The prospect of an Apple-branded TV has continued to make me ponder the home theatre, and why it seems so resistant to some kinds of change. Despite many similarities between introducing the iPhone and what Apple will face introducing an all-in-one TV, there seems to be something different about the home theatre market. While I certainly haven’t done extensive research, anecdotally, there is this weird protective shield when it comes to the TV. It’s worth considering what Apple will be up against, but it is also instructive to see what has and has not succeeded in home theatre technology.
Why Is a TV Similar To A Cell Phone?
When you look at what Apple faced as it introduced the iPhone, and what they will face with some kind of all-in-one TV, there are plenty of similarities. The iPhone entered what was a mature market for smartphones, at least on the enterprise side. It was like appearing in the PC market in the early 1990’s, where PC’s were dominated by businesses and home use was just starting to gain traction. It really took Windows 95 to make a home PC useful to the average person. The iPhone was the same way. There were plenty of functional smartphones on the market, and the space was over a decade old when the iPhone appeared. But the iPhone changed many of the rules, and ignored the enterprise. Android followed their lead, and now the two absolutely own the smartphone market.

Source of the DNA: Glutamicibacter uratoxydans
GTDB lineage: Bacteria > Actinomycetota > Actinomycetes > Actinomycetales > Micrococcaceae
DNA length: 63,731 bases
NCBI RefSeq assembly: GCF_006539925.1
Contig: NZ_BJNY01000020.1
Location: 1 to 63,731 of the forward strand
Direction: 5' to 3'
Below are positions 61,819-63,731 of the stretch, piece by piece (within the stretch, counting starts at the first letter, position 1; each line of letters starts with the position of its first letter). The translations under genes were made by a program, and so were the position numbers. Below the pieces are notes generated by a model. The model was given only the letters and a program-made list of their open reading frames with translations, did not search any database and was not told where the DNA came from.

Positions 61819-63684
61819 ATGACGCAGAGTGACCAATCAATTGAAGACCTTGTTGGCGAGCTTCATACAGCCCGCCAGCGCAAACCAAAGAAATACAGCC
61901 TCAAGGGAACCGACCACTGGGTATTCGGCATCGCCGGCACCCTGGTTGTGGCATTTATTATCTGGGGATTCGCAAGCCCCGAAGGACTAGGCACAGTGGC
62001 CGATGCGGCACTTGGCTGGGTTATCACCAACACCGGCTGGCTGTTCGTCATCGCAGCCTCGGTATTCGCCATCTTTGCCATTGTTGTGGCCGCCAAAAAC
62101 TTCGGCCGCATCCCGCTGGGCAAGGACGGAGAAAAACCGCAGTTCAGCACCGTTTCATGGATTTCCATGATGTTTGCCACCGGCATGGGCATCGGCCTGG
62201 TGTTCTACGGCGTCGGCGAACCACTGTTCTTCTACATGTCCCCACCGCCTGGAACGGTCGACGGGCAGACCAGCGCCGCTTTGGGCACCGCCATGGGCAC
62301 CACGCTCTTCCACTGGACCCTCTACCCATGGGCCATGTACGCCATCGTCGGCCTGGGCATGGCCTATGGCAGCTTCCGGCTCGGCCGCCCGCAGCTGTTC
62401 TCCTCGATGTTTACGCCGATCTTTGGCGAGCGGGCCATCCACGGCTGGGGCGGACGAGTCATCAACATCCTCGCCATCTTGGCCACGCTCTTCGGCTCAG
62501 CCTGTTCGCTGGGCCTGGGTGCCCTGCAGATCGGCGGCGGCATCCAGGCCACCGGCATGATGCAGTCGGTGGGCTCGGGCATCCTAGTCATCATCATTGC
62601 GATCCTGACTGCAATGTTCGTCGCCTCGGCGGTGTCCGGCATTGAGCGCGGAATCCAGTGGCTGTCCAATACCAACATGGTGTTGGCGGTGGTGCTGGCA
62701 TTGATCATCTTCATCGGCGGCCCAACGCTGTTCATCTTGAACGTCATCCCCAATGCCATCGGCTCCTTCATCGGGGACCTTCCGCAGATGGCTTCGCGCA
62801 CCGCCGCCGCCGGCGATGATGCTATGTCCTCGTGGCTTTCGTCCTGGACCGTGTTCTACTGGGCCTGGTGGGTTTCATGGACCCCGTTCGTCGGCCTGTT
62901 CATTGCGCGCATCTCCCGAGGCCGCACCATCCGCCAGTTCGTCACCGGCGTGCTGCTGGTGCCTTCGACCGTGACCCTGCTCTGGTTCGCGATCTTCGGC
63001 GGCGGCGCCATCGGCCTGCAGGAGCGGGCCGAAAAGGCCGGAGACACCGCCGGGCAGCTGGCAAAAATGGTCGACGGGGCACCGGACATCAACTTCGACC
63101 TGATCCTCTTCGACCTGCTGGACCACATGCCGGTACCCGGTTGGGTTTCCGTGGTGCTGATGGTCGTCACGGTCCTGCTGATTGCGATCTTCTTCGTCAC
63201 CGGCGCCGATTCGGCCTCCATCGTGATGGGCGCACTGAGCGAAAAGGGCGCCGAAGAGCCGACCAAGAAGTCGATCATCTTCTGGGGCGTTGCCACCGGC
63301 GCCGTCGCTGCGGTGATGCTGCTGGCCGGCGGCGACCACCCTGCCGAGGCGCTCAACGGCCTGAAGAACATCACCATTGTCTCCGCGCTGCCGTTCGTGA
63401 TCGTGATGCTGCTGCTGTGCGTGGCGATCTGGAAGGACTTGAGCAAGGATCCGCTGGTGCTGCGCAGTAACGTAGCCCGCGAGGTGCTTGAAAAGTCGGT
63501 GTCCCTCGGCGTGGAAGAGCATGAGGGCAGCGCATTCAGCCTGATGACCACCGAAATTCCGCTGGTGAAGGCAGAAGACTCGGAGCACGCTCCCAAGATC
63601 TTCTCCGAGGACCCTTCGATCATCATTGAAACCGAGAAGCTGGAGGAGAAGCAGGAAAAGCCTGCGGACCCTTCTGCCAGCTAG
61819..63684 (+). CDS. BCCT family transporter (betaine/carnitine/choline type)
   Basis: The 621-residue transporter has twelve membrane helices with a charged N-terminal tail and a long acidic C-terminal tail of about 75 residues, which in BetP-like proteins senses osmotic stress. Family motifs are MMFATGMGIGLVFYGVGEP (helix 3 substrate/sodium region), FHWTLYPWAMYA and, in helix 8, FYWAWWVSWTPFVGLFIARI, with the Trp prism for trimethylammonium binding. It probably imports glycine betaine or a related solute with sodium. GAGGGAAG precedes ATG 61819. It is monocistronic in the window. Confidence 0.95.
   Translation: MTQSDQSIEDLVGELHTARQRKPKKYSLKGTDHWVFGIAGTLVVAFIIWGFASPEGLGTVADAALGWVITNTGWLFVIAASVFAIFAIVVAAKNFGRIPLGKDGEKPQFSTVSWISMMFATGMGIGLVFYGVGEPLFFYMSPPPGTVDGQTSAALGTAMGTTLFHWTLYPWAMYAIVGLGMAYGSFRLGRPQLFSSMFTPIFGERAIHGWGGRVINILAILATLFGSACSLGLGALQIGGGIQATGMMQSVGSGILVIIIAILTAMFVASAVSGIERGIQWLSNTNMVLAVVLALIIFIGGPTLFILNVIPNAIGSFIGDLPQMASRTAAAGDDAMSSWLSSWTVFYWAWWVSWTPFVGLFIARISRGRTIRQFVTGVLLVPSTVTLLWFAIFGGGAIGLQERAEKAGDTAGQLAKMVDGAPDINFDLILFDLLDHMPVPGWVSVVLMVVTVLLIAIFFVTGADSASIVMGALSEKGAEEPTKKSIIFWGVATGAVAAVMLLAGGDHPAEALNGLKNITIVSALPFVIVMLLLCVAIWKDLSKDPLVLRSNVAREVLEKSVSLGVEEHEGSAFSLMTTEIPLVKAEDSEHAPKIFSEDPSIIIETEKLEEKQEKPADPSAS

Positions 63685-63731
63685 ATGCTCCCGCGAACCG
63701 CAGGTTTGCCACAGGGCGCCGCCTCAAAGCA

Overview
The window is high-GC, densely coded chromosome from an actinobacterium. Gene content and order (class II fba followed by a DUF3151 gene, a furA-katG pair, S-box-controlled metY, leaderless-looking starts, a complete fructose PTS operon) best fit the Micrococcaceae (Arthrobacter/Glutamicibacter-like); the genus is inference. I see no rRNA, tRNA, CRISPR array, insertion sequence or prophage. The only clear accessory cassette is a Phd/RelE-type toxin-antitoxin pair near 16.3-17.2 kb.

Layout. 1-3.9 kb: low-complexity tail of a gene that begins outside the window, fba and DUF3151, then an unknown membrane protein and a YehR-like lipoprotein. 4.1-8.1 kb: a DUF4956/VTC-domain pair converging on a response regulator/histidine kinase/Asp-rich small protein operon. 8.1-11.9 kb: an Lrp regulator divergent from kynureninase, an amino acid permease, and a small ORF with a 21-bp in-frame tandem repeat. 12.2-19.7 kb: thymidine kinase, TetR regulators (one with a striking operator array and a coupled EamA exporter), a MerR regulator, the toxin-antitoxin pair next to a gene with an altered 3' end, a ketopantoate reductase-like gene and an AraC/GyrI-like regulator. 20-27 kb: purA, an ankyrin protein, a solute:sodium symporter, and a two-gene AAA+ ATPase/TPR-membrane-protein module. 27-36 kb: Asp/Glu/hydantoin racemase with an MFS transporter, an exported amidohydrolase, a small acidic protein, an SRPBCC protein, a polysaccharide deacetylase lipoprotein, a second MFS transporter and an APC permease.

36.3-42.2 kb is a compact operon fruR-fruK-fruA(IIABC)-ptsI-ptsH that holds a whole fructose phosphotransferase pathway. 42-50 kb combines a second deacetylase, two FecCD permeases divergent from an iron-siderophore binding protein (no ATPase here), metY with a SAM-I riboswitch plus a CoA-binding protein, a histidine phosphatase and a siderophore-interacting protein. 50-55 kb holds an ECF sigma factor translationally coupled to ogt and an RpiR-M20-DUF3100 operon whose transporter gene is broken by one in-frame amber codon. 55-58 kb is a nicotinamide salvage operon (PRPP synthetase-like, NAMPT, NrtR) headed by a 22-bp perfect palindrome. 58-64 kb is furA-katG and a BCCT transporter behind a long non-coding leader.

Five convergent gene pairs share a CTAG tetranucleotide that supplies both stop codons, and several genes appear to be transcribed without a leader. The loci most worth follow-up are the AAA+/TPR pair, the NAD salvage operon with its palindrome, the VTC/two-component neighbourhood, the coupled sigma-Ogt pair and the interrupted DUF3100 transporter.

The TV market is one of the most mature consumer product markets out there, outside of major appliances. About the only products that are older are the radio and music playback equipment (going back to the original Victrola from the late 1800’s). TV’s have been with us a long time, occupy a particular space in most people’s homes, and have been used more-or-less the same way for 6 decades: you present video and sound. The extras have come along over the years: home recording starting with the VCR and now the PVR, improved picture, improved sound, the ability to access media on home media servers and over the Internet. game consoles. But think about how you use a TV today: for the vast majority of people, it is a passive “let’s watch” experience. Except for video games, few people are (or seem interested in) interacting with their TV shows and movies.
Many prognosticators predicted Apple would fall down in phones because of the traditional nightmare of dealing with carriers. Before the iPhone, carriers insisted that they control what a user could install, what software the phone came with, and how it was packaged, named and branded. Apple didn’t do that. The iPhone you buy unlocked is the same as the one you buy at a carrier store. Apple’s only real concession was allowing the phones to be locked to a carrier. Otherwise, no iPhone comes with custom software for the phone, and you don’t buy apps from the carriers, you buy them from Apple.
The same can be said about any sort of integrated decoder/PVR: the cable companies each have their own implementation, they have their own branding, and they limit what you can do with recorded programs. Some work over coax cable. Some use satellites, some work over DSL. They have their own semi-custom PVRs and decoder boxes, which governs how TV is delivered, viewed and controlled in your home. These companies also control what extras are available on any box they provide (such as Netflix, MLB or other extra features).
For both issues, Apple overcame them and became a dominant player in smartphones. Apple is still the only one that essentially dictates terms to the carriers. The iPhone became the archetype for what a smartphone has to do, and how it should be used. Hypothetically, the same should be possible for a TV.